At 11:22 every morning, one of my coworkers — I’m not sure which one and I don’t want to know which one because it might lead me to commit an act of aggression against someone I like — creeps into the kitchen and slips one of those frozen macaroni and cheese dinners into the microwave.
You know where this is going, don’t you? Well, you’re right, because before you can say “Poppin’ Fresh,” the entire office smells as though a large mammal from the pachyderm family has taken up residence among us.
How, I wonder — and I’m sure Aristotle grappled with these same metaphysical questions — can one microwavable meal stink up the place so much that it causes people to gag, get the dry heaves and suffer vertigo? Besides, who eats macaroni and cheese that early? It’s like foie gras for breakfast.
It also points to a fundamental inequity in our judicial system as handed down by our forefathers and foremothers, including James Madison, Dolly Madison, Dolly Parton, and Sarah Lee. Something’s wrong with a legal system that condemns New Yorkers who smoke e-cigarettes in public places but allows people to pollute the environment with macaroni and cheese.
I’ve often wondered why this person — who I’m afraid is in management and could subject me to disciplinary action up to and including dismissal — is eating macaroni and cheese at 11:22 in the morning, especially since former Mayor Bloomberg passed laws banning this sort of public health menace. Isn’t this an OSHA violation? What new atrocity awaits us in the unregulated workplace?
Whenever that stench wafts through the office, I feel the urge to rush downstairs to the pharmacy for an inhaler, an air purifier or perhaps a box of face masks. The smell is worse than a case of really bad breath. At least with really bad breath, you can walk away and gag in the privacy of your cubicle or in extremely desperate situations, the storage closet.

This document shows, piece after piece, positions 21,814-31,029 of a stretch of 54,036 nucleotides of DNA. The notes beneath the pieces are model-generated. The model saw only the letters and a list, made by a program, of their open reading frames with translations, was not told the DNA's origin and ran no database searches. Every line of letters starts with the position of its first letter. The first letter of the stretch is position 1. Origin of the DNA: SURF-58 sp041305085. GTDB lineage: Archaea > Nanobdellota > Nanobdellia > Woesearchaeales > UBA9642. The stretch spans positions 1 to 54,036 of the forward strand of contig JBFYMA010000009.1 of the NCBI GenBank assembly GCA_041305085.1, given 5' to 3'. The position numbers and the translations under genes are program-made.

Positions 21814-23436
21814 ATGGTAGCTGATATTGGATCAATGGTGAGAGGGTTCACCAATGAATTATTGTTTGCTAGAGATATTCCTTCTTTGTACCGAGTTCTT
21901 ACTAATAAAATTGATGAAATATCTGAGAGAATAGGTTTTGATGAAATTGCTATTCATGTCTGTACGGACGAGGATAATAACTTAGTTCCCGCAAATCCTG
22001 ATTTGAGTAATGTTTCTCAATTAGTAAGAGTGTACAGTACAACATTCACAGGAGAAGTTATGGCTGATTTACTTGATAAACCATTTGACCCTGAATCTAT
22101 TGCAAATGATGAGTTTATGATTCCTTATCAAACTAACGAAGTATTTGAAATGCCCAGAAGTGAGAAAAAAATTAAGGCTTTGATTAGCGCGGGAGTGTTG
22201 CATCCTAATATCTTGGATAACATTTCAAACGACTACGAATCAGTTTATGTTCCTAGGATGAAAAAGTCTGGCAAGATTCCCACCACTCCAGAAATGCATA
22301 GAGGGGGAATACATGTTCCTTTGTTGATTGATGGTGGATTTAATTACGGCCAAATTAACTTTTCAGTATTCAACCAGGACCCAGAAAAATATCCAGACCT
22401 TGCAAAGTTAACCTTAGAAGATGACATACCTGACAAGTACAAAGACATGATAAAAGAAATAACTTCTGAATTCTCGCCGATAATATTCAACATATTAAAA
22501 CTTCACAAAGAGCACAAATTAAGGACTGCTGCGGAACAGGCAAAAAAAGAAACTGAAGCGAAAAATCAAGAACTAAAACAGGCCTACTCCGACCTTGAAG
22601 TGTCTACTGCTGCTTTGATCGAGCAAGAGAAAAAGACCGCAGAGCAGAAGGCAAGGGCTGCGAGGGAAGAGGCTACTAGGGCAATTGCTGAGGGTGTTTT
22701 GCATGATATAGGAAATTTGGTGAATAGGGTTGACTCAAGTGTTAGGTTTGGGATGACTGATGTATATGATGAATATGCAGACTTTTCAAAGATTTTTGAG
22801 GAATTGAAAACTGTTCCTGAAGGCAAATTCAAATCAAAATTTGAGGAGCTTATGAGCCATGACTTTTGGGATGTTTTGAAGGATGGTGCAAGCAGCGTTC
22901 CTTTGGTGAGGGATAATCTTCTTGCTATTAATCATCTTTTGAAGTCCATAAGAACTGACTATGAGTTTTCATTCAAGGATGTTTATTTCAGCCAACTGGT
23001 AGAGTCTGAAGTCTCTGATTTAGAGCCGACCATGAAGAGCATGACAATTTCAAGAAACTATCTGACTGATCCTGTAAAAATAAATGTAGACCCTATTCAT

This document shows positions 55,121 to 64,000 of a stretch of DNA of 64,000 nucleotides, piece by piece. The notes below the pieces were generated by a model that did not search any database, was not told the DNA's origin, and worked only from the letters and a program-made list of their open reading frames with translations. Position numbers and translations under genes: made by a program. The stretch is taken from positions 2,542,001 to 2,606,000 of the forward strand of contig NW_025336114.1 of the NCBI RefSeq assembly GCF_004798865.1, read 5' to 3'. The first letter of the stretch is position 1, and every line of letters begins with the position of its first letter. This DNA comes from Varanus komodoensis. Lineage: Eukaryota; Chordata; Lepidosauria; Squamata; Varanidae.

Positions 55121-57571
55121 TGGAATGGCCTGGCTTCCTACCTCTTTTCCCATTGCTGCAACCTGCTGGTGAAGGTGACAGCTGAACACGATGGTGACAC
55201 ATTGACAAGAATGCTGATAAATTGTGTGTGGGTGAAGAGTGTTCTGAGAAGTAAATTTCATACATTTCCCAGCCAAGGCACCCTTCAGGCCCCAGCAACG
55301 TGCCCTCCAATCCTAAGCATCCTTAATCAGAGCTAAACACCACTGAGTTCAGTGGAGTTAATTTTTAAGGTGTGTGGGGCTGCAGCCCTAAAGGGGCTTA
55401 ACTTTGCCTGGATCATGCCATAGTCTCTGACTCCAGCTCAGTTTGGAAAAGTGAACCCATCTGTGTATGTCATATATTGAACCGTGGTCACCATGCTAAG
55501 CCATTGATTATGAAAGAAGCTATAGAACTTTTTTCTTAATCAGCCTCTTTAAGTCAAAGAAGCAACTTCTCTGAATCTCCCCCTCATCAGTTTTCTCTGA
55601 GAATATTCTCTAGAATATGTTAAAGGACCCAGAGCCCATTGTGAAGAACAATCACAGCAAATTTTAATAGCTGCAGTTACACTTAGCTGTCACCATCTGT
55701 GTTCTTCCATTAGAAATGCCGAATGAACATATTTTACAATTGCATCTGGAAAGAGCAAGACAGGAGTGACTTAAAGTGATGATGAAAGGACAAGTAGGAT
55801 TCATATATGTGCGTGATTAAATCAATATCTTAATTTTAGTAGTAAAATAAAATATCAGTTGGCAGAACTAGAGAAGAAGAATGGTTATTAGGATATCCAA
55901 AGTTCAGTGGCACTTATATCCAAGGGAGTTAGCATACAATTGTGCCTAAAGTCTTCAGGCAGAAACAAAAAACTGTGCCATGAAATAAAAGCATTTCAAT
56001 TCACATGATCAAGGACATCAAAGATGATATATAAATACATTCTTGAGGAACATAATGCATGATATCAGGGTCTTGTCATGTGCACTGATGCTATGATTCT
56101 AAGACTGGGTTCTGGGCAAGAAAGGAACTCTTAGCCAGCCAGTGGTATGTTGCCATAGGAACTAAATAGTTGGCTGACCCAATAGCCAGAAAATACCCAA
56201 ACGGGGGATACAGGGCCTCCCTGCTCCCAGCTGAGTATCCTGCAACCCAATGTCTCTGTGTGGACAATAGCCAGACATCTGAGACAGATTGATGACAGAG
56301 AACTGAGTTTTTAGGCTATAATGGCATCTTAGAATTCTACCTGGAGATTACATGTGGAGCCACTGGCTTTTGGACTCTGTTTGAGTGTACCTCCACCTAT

Something about microwavable synthetic cheese products, which are probably made from plastics and petro-based chemicals, makes me lose my sense of human decency, along with my appetite. I even hate sitting next to someone on the train who’s devouring a bacon, egg and cheese sandwich while I’m engaged in a truly productive activity, such as reading the gossip column of the New York Post.
The smell makes me want to take that bacon, egg and cheese sandwich with a runny yolk and smash it into his face, but I don’t because I might be in the next day’s police blotter or, worse, have a bacon, egg and cheese sandwich smashed into my face. I guess I should mind my own business and breathe through my mouth.
When I worked in the newsroom, a woman in the features department microwaved a big bag of buttered popcorn at precisely 2:37 every afternoon, and the stench of that artificial butter made us want to go screaming into the streets like zombies with our heads spinning.
At least twice a week, she’d burn the popcorn, and only one thing is worse than the stench of microwavable buttered popcorn and it’s the stench of burnt microwavable buttered popcorn. It smells like the Norwalk sewage treatment plant in August when the Metro-North train crosses the Norwalk River at low tide, and everyone looks around as if to ask, “OK, who did it???”
The odor of burnt popcorn would hang in the air for days, just like the macaroni and cheese smell, which permeates my clothes so much that my wife asks, “Did the air conditioning break down on the train?”
So what should I do about this? Should I start a petition? Should I push for legislation? Should I call the FDA or the NYPD? Or maybe the ASPCA? Or should I instead offer passive resistance and bring in a frozen five-cheese deep dish pizza with pepperoni, garlic and bacon bits and let it sizzle and smolder in the microwave.
Yes, that’s what I’ll do. Bon appétit, everyone, and be sure to hold your nose.
Joe Pisani may be reached at firstname.lastname@example.org.